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An investigation of the influence of solute size and insertion conditions on solvation thermodynamics

TitleAn investigation of the influence of solute size and insertion conditions on solvation thermodynamics
Publication TypeJournal Article
Year of Publication1997
AuthorsCann, NM, Patey, GN
JournalJournal of Chemical Physics
Date PublishedMay
Type of ArticleArticle
ISBN Number0021-9606

In this paper we examine the influence of solute size and insertion conditions on solvent structural changes and excess thermodynamic properties in the infinite dilution limit. A general integral equation approach which can be applied under arbitrary conditions is given and isothermal-isochoric and isothermal-isobaric insertions are discussed in detail. Scaling relationships valid in the large solute limit are determined for both structural and thermodynamic properties. This is done by considering macroscopic thermodynamic relationships and explicit evaluation of low solvent density expansions of pair correlation functions. The hypernetted-chain and reference hypernetted-chain closure approximations are used to obtain numerical results for the insertion of hard sphere solutes of varying diameter into hard sphere, dipolar hard sphere and water-like solvents. The results obtained give a good deal of insight into the nature of solvation of inert solutes. It is shown that for all three solvents the excess properties are very well represented by a function obtained by summing terms proportional to the solute volume, surface area and diameter. One would expect such a result for large solutes, but here we show that this expression extrapolates all the way down to solutes comparable in size to the solvent particles. Further, it is shown that both the numerical value, and, more importantly, the physical interpretation of the excess thermodynamic properties strongly depend on the insertion conditions. Under all insertion conditions the chemical potential is a local property in the sense that it is completely determined by solute-solvent correlations which are important only in the immediate vicinity of the solute. However, this is not true of the excess energy, enthalpy and entropy which all contain nonlocal contributions arising essentially from changes in the actual or effective solvent density depending on the insertion conditions. We demonstrate that the nonlocal contributions can be very significant and therefore the excess energies, enthalpies and entropies often cannot provide useful information about solvent structure near solutes. This has significant implications for models which attempt to rationalize excess thermodynamics in terms of local solvent structure in the vicinity of solute particles. (C) 1997 American Institute of Physics.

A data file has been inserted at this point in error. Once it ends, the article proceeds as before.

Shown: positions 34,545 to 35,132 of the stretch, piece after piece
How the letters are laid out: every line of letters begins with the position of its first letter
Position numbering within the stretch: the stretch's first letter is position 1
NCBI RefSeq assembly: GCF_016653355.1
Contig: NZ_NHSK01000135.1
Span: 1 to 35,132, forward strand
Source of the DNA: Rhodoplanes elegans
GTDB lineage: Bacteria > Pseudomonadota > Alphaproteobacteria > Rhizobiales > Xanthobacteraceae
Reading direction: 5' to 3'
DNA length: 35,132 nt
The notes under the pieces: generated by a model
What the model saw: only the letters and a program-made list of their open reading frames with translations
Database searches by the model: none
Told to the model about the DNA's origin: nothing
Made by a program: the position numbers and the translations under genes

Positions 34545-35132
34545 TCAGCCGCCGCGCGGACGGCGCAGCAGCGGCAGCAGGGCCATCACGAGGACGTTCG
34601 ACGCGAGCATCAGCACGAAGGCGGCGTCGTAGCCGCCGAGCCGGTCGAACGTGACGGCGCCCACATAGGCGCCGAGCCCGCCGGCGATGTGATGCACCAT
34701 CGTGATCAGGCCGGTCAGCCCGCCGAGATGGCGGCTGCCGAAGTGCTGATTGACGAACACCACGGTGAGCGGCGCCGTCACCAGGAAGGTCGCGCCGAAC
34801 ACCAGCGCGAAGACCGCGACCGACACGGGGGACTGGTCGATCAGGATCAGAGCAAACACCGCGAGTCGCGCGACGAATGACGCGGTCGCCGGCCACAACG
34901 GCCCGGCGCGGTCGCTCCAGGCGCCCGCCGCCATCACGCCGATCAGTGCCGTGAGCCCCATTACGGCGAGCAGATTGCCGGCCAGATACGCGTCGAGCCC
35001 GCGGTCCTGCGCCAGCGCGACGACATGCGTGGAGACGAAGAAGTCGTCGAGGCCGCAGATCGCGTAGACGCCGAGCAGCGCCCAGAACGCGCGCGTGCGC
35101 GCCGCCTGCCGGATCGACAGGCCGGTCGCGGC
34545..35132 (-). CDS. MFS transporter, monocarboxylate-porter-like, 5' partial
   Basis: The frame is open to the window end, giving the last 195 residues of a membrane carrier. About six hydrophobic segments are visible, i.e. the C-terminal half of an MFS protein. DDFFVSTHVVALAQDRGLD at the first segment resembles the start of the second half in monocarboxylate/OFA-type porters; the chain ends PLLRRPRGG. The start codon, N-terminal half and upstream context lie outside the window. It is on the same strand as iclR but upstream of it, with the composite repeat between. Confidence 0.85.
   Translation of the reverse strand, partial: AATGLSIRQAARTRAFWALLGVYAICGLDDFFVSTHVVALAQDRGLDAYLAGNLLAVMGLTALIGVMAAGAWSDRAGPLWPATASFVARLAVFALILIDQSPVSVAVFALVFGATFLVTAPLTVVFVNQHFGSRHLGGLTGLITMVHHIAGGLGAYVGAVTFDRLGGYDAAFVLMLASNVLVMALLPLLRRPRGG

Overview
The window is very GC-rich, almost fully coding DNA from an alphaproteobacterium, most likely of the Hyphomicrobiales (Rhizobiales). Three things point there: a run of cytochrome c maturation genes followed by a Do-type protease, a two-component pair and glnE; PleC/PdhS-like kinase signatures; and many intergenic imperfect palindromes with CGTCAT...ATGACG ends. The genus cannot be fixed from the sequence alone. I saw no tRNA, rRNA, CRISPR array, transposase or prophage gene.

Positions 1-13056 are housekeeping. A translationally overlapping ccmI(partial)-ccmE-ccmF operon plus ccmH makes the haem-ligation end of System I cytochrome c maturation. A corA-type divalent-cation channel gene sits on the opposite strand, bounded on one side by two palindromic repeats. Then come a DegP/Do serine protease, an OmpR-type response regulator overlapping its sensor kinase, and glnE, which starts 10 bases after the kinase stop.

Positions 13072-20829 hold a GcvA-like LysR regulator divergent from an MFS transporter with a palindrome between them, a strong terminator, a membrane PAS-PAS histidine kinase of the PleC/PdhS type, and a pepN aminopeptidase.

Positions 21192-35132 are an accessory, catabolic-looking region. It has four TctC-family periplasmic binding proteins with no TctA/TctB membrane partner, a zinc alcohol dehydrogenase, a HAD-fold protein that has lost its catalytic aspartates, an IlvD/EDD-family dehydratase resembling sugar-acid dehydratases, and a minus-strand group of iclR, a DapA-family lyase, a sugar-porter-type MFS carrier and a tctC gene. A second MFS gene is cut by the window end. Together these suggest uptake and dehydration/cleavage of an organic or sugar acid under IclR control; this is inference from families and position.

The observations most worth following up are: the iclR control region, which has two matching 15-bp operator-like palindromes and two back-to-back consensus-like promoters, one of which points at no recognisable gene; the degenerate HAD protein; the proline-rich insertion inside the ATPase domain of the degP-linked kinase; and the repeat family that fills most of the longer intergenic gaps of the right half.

URL<Go to ISI>://A1997WZ03200027